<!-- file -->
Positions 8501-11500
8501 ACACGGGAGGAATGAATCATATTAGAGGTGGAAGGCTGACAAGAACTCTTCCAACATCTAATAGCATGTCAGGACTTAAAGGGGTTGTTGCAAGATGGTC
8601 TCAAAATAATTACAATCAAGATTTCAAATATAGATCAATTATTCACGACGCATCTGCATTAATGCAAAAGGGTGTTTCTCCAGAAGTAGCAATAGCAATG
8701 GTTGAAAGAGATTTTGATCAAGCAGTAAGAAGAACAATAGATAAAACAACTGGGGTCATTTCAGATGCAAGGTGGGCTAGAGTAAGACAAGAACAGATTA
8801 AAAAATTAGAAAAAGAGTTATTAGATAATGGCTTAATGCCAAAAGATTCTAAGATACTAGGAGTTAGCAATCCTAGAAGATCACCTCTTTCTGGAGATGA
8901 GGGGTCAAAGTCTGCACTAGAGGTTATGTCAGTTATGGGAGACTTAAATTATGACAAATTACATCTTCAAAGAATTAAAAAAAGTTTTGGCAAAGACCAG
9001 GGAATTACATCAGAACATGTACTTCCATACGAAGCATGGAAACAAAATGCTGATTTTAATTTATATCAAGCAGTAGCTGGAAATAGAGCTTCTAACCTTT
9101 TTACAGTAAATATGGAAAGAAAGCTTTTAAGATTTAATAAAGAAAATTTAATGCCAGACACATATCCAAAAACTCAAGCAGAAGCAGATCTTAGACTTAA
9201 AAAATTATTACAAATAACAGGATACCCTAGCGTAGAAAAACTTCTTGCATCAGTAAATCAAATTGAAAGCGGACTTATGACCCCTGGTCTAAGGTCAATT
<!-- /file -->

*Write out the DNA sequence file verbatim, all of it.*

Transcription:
Positions 8501-11500
8501 ACACGGGAGGAATGAATCATATTAGAGGTGGAAGGCTGACAAGAACTCTTCCAACATCTAATAGCATGTCAGGACTTAAAGGGGTTGTTGCAAGATGGTC
8601 TCAAAATAATTACAATCAAGATTTCAAATATAGATCAATTATTCACGACGCATCTGCATTAATGCAAAAGGGTGTTTCTCCAGAAGTAGCAATAGCAATG
8701 GTTGAAAGAGATTTTGATCAAGCAGTAAGAAGAACAATAGATAAAACAACTGGGGTCATTTCAGATGCAAGGTGGGCTAGAGTAAGACAAGAACAGATTA
8801 AAAAATTAGAAAAAGAGTTATTAGATAATGGCTTAATGCCAAAAGATTCTAAGATACTAGGAGTTAGCAATCCTAGAAGATCACCTCTTTCTGGAGATGA
8901 GGGGTCAAAGTCTGCACTAGAGGTTATGTCAGTTATGGGAGACTTAAATTATGACAAATTACATCTTCAAAGAATTAAAAAAAGTTTTGGCAAAGACCAG
9001 GGAATTACATCAGAACATGTACTTCCATACGAAGCATGGAAACAAAATGCTGATTTTAATTTATATCAAGCAGTAGCTGGAAATAGAGCTTCTAACCTTT
9101 TTACAGTAAATATGGAAAGAAAGCTTTTAAGATTTAATAAAGAAAATTTAATGCCAGACACATATCCAAAAACTCAAGCAGAAGCAGATCTTAGACTTAA
9201 AAAATTATTACAAATAACAGGATACCCTAGCGTAGAAAAACTTCTTGCATCAGTAAATCAAATTGAAAGCGGACTTATGACCCCTGGTCTAAGGTCAATT